Wireless jammers cast a dark shadow over IoT security

Imagine someone deploying a wireless jammer in a large retail store on Black Friday. These types of IoT security disasters are fast approaching.

Imagine someone deploying a wireless jammer in a large retail store on Black Friday. These types of IoT security disasters are fast approaching.

Autumn DePoe-Hughes videotaped a rather bizarre scene at Manchester Fort Shopping Park last summer. When car doors were locked, they couldn't be unlocked. The opposite was also the case. And annoying car alarms resisted any attempt to silence them. DePoe-Hughes told The Register's John Leyden, "Someone else was in complete control of our cars for well over half an hour."

Leyden asks Ken Munro, a security researcher at Pen Test Partners, what he thinks happened. "The aim of this attack is to interfere with the radio signal from the key fob to the car," explains Munro. "Jammers are easily and inexpensively available online from overseas. It is also fairly easy to make gsm jammer from components available from electronics stores."

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Do you want to build your own jammer? No problem

Bad guys want to be as anonymous as possible. For this purpose, they may prefer to build frequency jammer. According to Mathy Vanhoef and Frank Piessens, researchers at KU Leuven in Belgium, this is now easier than ever.

In their work Advanced Wi-Fi Attacks Using Commodity Hardware (PDF), the researchers discuss the construction of different types of wireless jammers with simple Wi-Fi dongles. "As new standards cross the line between transmission speed and functionality, the capabilities of wireless chips have increased accordingly," the authors write. "This opens up new ways in which off-the-shelf devices can be used to implement state-of-the-art attacks that were previously only thought possible on expensive hardware such as Universal Software Radio Peripherals."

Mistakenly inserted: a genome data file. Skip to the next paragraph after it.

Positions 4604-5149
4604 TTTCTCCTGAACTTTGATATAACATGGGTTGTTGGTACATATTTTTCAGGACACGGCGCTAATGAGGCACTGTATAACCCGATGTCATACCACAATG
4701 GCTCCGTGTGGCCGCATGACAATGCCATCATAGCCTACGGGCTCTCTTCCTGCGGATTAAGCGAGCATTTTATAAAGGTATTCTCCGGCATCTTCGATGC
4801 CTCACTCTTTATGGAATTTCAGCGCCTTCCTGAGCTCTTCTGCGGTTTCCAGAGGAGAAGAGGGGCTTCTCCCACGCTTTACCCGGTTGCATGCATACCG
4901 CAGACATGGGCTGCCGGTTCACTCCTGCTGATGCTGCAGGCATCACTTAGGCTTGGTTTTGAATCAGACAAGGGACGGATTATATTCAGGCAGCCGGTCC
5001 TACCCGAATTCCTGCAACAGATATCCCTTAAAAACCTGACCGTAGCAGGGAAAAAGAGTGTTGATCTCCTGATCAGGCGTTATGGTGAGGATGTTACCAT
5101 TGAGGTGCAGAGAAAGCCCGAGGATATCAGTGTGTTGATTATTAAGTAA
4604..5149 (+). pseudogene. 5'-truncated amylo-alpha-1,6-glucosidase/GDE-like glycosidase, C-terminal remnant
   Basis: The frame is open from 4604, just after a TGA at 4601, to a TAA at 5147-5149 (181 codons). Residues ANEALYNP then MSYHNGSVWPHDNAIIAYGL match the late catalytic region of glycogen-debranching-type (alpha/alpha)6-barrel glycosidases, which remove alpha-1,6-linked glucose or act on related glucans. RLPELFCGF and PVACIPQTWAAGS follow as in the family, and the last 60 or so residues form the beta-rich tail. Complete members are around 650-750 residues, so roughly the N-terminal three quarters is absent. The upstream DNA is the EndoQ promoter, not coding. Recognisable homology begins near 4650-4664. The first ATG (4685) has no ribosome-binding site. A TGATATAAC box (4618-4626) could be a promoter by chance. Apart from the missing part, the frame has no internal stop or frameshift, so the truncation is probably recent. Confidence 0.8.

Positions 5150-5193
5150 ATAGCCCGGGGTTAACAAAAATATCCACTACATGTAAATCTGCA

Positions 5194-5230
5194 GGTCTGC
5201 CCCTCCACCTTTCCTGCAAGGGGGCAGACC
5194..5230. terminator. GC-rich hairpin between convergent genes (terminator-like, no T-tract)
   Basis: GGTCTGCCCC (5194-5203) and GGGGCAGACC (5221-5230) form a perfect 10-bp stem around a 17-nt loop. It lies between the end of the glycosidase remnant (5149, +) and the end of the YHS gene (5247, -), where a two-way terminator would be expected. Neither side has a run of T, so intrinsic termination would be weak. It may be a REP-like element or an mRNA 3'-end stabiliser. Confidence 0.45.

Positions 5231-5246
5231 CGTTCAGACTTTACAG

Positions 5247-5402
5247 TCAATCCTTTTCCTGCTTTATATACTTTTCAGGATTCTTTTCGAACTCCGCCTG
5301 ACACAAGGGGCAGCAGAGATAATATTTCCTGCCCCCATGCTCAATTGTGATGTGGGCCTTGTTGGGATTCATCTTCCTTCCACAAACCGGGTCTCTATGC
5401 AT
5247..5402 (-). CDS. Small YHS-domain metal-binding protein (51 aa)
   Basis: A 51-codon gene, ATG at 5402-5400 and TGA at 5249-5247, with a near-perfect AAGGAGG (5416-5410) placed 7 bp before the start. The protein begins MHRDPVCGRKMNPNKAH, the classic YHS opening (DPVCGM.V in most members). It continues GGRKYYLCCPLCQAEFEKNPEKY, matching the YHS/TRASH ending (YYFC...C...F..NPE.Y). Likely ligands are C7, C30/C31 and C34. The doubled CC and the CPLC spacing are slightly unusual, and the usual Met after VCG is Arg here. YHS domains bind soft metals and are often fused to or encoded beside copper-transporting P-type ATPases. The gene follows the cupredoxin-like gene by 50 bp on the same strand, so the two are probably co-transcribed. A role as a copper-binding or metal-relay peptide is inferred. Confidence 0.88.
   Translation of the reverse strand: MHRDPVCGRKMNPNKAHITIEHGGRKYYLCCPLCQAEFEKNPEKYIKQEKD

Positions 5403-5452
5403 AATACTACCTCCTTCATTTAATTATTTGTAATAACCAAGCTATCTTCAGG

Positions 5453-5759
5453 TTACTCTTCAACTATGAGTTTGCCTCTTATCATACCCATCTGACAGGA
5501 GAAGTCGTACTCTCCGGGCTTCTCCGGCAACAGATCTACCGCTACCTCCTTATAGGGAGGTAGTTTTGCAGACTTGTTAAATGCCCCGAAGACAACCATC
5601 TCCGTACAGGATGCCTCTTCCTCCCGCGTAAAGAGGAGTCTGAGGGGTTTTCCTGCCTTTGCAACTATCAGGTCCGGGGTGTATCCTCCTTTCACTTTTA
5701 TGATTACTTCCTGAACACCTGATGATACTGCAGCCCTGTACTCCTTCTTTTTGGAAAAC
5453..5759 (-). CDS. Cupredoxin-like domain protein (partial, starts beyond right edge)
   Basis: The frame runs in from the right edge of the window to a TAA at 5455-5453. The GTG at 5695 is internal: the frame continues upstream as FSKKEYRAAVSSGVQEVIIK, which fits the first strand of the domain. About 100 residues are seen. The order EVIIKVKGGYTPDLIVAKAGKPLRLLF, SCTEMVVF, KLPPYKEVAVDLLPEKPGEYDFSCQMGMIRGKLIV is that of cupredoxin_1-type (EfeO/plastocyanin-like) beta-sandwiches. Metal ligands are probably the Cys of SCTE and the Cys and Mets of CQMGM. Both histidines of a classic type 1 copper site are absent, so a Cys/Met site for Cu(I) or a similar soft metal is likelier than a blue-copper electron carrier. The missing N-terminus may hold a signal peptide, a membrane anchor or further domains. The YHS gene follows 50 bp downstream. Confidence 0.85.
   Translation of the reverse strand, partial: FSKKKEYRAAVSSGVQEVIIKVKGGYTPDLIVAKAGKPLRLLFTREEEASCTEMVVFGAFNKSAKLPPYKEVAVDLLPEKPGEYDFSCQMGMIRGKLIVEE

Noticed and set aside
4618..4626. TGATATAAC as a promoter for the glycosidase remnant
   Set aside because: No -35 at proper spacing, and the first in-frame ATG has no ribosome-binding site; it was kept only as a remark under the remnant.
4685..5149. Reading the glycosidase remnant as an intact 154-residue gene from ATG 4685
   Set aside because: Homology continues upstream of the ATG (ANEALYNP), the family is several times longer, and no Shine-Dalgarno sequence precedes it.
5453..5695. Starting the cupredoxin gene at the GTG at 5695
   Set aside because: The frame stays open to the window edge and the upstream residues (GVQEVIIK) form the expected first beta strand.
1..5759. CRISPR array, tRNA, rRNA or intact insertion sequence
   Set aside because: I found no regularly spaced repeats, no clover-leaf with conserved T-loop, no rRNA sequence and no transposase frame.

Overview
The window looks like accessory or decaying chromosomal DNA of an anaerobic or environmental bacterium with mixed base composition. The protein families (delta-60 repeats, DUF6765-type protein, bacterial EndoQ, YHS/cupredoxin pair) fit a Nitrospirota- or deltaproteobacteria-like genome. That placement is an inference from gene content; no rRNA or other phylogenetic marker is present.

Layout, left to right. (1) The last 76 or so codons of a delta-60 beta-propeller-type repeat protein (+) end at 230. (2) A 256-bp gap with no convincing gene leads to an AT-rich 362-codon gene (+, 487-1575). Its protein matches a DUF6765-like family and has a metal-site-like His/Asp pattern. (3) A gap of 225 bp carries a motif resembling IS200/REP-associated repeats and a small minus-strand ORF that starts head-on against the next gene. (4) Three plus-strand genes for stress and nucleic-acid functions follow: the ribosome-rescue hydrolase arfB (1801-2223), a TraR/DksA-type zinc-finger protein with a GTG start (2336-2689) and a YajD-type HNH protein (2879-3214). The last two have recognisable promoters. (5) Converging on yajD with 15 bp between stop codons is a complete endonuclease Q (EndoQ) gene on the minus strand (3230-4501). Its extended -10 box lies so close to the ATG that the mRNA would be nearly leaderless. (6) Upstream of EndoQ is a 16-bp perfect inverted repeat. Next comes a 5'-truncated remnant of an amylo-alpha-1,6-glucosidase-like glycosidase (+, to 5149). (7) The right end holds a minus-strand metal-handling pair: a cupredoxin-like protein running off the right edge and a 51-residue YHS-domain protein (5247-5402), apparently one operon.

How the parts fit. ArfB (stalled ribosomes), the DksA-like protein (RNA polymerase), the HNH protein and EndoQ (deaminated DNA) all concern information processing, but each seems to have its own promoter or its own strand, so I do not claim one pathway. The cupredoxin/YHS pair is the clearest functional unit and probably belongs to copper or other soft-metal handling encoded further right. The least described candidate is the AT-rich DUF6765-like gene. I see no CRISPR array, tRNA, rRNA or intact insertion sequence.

Vanhoef spoke about their results at the recent BruCON security conference. His session can be seen on YouTube. One of the more interesting discoveries Vanhoef discusses is how he can change the firmware of a Wi-Fi dongle and force a target network to give priority to the changed Wi-Fi dongle / jammer, rendering the channel unusable for other devices.

More fear of jammers was on the way

The term "perfect storm" is a cliché, but a fitting analogy for the collision between good and bad that is rapidly approaching. Getting technology where it becomes an important cog, regardless of any dark side problems such as: B. wireless interference will cause great fear. Loud car alarms are just the beginning.

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